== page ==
My mother was curious about the rib sandwich. She was puzzled on how one could eat a sandwich with rib bones. I assured her that “sandwich” usually referred to a smaller portion size served with bread on the side. However, here I was proved wrong. The small end of the ribs served with bones pulled out and slathered with sauce was tucked into the Golden Sheaf bun. Good flavor, but crumbly dry. I mentioned this to one of the staffers and he urged me to come back to try a full rack, as the small end tends to dry out. The side of beans, studded with bits of smoked meats, was very tasty and had great texture. Whole solid beans, not mushy and just firm enough.
I went with the Pulled pork sandwich. I chose the garlic bread option, and that’s the way to go here, also using Golden Sheaf’s excellent bread. Very tasty, especially the pieces of crusty “bark” with tender, un-stringy succulent texture and nicely marbling but minimal visible fat. Served with “hogwash”, made of vinegar spiked with garlic and molasses, the flavor of the smoke, pork and sauce melded beautifully. I also tasted the regular and “hot” versions of sauce from squeeze bottles on the table. Good complexity, not oversweetened, but too heavy on the smoke component, as I prefer the smoke to be in the meat and the sauce to provide a counterpoint. My side of coleslaw was entirely finely chopped cabbage, quite plain and in need of more acidity.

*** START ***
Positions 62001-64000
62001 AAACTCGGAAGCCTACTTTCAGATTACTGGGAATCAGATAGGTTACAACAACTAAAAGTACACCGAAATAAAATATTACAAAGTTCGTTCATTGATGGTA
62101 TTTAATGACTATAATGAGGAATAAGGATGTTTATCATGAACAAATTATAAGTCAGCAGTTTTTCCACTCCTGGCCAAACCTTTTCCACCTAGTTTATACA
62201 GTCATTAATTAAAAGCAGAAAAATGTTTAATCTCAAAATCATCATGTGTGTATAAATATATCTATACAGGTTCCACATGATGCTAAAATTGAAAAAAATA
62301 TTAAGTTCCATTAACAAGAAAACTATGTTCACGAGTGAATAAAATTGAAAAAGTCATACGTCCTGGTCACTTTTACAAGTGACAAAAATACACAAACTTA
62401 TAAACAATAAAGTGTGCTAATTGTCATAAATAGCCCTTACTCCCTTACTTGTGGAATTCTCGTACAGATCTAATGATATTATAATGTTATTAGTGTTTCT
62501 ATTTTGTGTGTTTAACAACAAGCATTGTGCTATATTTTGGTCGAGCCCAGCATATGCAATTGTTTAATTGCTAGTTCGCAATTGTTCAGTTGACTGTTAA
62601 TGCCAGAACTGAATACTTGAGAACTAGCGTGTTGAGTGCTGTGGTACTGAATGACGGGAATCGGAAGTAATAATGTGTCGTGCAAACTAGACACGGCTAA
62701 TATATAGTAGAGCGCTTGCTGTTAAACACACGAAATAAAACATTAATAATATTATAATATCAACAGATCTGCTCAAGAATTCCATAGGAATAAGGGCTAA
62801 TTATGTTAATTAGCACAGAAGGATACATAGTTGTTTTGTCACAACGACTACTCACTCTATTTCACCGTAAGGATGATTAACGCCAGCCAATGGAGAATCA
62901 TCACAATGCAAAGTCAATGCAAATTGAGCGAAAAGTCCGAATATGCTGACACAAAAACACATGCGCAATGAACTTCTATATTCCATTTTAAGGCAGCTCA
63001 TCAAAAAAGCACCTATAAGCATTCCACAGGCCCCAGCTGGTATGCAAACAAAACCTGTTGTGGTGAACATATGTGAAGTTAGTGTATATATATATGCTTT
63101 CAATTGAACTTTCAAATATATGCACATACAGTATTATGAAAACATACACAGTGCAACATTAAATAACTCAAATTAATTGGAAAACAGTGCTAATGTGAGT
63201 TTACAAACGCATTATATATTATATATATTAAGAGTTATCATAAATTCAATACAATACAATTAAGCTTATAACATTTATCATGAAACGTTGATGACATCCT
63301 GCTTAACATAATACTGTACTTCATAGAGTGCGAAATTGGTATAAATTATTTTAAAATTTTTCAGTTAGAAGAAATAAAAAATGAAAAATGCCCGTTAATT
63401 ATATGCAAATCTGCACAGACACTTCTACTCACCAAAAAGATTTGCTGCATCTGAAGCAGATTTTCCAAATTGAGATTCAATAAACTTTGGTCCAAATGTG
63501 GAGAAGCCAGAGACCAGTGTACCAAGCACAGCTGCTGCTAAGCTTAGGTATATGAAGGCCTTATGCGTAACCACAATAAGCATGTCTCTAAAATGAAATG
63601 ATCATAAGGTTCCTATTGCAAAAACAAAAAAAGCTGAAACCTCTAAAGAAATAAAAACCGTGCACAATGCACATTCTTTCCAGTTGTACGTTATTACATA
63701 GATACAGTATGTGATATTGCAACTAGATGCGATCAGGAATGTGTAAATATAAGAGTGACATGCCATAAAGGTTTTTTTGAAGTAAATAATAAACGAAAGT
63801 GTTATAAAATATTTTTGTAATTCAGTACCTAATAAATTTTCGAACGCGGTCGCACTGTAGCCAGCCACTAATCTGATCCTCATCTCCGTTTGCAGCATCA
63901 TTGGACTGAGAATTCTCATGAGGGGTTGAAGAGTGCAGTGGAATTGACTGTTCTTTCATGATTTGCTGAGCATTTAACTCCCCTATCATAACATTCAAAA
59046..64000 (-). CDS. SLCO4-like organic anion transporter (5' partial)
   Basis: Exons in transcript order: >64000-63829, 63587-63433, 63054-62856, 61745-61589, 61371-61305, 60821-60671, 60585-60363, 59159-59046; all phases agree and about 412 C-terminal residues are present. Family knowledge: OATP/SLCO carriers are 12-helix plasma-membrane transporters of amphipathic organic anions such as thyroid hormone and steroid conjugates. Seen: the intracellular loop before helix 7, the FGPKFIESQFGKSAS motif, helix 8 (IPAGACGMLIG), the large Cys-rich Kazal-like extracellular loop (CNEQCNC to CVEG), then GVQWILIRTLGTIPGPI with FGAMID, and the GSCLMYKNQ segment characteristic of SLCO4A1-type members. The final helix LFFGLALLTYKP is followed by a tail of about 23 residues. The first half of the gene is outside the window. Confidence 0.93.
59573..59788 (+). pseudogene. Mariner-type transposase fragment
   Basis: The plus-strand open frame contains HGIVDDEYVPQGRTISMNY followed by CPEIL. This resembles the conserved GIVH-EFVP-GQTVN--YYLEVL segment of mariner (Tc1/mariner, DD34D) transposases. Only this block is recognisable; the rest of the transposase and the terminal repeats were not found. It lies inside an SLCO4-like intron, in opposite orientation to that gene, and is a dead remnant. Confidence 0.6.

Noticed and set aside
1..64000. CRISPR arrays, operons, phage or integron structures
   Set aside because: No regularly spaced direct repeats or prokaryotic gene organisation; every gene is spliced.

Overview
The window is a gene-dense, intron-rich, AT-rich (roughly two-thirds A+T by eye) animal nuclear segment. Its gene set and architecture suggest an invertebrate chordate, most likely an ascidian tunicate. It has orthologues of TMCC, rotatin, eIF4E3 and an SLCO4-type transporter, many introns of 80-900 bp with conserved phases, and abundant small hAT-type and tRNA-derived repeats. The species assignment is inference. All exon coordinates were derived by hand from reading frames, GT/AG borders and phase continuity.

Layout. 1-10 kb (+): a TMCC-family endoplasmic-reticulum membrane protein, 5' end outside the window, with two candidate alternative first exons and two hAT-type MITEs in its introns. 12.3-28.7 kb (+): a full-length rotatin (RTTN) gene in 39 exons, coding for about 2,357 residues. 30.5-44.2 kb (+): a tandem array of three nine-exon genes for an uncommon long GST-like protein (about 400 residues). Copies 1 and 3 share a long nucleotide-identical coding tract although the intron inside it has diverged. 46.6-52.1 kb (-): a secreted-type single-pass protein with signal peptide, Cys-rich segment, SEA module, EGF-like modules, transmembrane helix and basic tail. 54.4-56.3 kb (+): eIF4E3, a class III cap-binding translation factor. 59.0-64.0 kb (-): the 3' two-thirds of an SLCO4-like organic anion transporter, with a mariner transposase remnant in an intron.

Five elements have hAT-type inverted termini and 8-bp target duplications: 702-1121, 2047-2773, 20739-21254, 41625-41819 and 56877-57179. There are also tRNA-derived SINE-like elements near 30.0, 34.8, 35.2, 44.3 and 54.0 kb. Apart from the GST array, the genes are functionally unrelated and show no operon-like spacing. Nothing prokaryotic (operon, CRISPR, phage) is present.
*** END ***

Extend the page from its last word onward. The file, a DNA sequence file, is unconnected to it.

The restaurant stays open through the day between lunch and dinner. Parking is limited, so take-out might be in order. This was a good start, and I look forward to returning in a few weeks to try more.
re: Melanie Wong
Melanie, I got a kick out of the name of their vinegar sauce,"Hogwash" lol. I'm surprised I've never heard that used before but you being a Bar-B-Que judge no doubt have. Now you've got me thinking I'll have to make a run to Ruben's Bar-B-Que here in Fresno for din din tonight. I haven't been there for several months so I'm hoping things are still good. Any reports?